Today, there’s little apart from the alignment of the lanes to suggest that the toll booths were ever there, but other remnants of the M4 project have left a more lasting mark all over Sydney. The freeway is back in the hands of the NSW Government, which is akin to returning an abused child to their abusive parent. As the battle to complete the M4’s route into the city rages on in state parliament, Federal Opposition Leader Tony Abbott has even expressed support for the completion should he win government at the next election. Thousands of motorists a day are still inconvenienced by the half-finished freeway. One accident on the M4 causes traffic chaos all over the city. The Eastern Suburbs are still effectively isolated from the rest of Sydney due to a lack of motorways….so I guess there are always upsides. There’s been talk of reinstating the toll to pay for what would by now be a very expensive couple of kilometres. In 1977, the projected cost of completing the M4 from Concord to Glebe as intended would have been $287m.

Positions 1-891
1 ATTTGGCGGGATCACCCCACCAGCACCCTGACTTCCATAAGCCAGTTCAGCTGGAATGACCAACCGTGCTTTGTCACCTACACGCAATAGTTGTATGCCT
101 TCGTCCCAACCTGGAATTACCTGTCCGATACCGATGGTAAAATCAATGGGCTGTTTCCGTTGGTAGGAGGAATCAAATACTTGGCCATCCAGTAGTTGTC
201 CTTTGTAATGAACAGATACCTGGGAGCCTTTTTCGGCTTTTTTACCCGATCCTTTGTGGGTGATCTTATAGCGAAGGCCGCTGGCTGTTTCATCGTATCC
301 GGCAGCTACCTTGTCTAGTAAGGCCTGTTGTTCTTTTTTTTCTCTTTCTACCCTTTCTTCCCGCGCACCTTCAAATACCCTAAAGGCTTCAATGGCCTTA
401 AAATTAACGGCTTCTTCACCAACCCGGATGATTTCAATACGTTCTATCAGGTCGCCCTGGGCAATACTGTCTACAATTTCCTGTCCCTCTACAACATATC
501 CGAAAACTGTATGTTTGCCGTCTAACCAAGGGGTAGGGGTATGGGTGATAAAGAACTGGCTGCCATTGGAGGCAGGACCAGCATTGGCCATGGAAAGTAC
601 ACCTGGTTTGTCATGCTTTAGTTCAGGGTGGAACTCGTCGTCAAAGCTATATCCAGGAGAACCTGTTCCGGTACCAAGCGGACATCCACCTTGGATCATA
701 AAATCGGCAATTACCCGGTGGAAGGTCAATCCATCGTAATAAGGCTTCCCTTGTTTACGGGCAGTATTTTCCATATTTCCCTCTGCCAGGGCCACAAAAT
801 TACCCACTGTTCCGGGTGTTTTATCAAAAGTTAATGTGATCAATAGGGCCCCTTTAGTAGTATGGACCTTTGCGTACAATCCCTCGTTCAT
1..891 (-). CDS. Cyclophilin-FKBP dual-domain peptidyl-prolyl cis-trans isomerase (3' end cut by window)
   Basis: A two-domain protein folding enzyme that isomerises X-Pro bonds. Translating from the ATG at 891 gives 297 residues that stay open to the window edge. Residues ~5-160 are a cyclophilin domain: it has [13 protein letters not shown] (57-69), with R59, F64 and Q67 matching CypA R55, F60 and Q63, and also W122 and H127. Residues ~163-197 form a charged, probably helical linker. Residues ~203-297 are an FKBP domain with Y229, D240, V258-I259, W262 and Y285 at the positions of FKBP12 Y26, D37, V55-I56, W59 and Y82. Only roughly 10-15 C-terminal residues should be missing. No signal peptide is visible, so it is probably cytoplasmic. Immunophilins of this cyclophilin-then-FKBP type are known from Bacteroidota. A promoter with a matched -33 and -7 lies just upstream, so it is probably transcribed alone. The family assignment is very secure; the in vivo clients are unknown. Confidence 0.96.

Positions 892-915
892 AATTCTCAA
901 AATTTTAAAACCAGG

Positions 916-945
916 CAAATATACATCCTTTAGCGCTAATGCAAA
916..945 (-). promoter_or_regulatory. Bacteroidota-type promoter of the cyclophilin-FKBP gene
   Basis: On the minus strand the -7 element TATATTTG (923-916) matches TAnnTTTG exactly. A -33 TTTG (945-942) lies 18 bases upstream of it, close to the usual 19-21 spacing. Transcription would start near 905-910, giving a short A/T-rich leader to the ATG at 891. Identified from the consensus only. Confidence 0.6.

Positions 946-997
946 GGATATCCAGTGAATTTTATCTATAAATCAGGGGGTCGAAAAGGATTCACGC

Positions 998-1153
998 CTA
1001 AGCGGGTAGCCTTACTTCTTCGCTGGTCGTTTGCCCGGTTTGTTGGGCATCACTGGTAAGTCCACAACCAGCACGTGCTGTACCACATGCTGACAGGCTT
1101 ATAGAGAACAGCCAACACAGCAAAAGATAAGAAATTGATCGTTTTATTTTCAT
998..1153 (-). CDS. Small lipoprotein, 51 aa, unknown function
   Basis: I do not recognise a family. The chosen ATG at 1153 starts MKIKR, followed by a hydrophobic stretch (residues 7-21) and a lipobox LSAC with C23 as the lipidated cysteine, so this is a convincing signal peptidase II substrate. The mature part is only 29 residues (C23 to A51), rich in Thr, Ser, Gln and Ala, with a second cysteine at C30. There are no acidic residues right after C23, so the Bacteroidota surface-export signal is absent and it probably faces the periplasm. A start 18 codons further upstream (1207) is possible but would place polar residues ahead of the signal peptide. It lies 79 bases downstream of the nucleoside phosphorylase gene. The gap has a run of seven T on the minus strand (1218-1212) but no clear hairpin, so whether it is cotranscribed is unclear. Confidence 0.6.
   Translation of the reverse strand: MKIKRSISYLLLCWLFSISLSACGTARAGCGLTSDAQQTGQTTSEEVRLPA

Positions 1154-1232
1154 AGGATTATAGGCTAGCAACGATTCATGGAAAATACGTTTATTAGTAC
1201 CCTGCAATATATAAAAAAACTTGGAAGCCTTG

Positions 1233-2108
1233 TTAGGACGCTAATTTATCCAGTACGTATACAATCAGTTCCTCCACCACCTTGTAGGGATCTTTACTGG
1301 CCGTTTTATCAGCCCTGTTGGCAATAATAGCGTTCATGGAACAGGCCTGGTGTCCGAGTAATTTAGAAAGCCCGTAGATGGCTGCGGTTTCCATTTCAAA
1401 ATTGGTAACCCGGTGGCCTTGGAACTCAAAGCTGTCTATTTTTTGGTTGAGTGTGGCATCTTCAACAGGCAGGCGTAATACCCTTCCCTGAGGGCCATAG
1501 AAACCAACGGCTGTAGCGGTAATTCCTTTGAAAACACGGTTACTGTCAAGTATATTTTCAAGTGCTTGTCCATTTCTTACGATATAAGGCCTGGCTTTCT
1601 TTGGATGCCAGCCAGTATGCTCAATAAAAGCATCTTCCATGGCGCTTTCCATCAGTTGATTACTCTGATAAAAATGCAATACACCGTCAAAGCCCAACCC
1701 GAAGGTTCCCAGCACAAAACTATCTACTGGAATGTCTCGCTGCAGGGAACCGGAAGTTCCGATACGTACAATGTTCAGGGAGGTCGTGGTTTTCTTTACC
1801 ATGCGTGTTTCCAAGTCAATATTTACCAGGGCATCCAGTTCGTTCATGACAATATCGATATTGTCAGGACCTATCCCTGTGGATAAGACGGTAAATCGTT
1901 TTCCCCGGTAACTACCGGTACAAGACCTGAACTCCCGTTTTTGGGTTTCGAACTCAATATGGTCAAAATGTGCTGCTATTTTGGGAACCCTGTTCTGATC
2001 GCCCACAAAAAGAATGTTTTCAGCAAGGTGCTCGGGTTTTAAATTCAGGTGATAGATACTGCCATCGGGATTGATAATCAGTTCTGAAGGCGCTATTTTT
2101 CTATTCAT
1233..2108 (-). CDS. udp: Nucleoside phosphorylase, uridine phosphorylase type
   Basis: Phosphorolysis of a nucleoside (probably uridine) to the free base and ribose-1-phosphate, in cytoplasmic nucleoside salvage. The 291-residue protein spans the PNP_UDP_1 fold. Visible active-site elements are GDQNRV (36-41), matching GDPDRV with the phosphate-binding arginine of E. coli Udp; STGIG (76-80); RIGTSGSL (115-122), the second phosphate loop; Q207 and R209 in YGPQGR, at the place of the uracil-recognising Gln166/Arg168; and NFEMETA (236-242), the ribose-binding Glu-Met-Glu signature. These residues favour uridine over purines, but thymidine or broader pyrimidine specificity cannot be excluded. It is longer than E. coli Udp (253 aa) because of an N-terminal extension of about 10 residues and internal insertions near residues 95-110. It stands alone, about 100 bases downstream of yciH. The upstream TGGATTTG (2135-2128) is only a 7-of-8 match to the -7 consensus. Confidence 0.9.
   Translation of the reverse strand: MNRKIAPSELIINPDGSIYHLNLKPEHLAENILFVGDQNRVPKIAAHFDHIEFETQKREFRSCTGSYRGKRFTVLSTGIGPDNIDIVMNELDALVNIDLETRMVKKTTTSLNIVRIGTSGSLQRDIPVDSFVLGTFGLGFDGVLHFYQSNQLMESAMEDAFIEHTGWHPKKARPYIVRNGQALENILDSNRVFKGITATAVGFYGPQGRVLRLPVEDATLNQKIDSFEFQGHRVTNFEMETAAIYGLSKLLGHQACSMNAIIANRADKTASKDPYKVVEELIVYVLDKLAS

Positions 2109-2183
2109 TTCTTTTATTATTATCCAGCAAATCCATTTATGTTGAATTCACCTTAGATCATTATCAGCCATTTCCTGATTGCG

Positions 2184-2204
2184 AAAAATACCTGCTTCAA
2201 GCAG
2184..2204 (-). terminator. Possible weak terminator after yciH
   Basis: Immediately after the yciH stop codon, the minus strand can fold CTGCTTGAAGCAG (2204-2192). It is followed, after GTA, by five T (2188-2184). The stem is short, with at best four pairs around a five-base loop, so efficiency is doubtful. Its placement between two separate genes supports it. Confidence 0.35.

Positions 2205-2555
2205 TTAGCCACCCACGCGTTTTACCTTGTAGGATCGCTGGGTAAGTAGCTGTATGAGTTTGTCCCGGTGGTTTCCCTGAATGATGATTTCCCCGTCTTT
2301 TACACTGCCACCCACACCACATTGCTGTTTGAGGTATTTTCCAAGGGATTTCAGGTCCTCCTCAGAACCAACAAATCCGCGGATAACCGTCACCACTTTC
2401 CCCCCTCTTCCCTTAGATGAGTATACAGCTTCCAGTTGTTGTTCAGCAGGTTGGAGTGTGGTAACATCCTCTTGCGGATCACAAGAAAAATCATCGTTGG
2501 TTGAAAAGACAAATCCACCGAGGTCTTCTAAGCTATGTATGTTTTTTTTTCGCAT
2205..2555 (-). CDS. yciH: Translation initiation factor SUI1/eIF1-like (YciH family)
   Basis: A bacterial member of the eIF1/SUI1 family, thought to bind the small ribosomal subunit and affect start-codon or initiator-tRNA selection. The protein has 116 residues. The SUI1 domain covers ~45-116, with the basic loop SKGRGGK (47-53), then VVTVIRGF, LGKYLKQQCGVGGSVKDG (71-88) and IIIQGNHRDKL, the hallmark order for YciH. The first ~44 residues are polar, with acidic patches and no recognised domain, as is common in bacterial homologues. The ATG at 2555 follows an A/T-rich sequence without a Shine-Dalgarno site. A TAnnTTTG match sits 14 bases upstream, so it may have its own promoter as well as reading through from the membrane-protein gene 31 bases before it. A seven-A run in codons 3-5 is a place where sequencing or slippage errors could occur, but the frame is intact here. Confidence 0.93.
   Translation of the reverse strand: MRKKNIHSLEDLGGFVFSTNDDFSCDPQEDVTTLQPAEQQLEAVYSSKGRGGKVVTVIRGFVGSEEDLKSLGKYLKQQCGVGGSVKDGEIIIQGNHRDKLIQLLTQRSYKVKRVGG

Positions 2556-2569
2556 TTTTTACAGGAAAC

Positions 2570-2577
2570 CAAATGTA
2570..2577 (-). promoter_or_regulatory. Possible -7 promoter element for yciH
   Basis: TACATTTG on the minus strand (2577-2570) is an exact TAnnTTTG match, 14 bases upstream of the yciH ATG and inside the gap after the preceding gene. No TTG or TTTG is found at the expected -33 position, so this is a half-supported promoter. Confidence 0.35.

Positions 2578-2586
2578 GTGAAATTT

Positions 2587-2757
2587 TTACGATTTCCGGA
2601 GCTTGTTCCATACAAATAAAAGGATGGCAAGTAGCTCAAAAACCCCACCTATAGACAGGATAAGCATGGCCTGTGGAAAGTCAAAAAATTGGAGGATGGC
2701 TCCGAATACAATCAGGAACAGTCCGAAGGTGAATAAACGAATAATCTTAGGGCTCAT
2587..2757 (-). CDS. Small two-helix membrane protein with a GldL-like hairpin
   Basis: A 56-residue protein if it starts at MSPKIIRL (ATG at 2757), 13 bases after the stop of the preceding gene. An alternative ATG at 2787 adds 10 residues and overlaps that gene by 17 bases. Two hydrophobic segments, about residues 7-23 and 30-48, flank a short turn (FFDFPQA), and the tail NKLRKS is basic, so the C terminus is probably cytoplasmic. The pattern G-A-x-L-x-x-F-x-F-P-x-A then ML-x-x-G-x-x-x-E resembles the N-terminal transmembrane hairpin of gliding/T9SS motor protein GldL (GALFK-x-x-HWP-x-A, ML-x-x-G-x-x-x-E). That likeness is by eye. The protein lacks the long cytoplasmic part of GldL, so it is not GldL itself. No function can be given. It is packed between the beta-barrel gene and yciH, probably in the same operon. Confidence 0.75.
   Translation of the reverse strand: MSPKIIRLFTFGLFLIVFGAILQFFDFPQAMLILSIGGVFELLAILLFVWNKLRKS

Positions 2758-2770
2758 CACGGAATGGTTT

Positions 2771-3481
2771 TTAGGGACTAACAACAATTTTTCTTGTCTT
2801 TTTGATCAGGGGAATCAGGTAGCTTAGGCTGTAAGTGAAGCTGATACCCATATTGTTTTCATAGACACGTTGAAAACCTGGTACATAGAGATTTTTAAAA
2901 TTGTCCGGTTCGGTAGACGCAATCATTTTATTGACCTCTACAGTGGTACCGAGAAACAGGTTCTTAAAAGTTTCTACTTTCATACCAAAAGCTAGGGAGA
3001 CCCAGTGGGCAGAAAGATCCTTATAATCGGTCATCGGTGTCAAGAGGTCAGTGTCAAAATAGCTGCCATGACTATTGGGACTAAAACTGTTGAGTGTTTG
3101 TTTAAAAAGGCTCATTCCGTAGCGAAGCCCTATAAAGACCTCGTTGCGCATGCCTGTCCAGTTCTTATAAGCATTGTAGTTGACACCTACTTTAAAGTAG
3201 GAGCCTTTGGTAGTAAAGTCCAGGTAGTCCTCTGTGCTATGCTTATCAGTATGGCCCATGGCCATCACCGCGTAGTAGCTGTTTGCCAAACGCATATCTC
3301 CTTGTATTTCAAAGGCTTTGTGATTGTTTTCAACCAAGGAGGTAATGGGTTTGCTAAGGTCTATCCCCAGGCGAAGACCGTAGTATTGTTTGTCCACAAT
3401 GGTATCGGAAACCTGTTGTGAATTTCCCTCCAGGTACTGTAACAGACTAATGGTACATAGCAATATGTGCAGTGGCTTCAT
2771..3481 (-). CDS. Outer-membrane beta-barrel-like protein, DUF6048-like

The M4 is only 46km long.

Maybe if it ever gets finished, it’ll be linked up to the Western Distributor so that it can actually start distributing people to the west instead of, you know, nowhere.

TRAFFIC STOPPING UPDATE: Thanks to Burwood Library’s archive of interesting old stuff, you can now enjoy this old pamphlet detailing the opening of TWO new segments of the F4 back in 1982. Even better is that this article’s diagrams illustrate the progress of the F4 almost as well as the above article. You all thought I was mad when I wrote this one, but who’s mad now?

img099

img098

img100

img101

img104

img105

The Melton Hotel – Auburn, NSW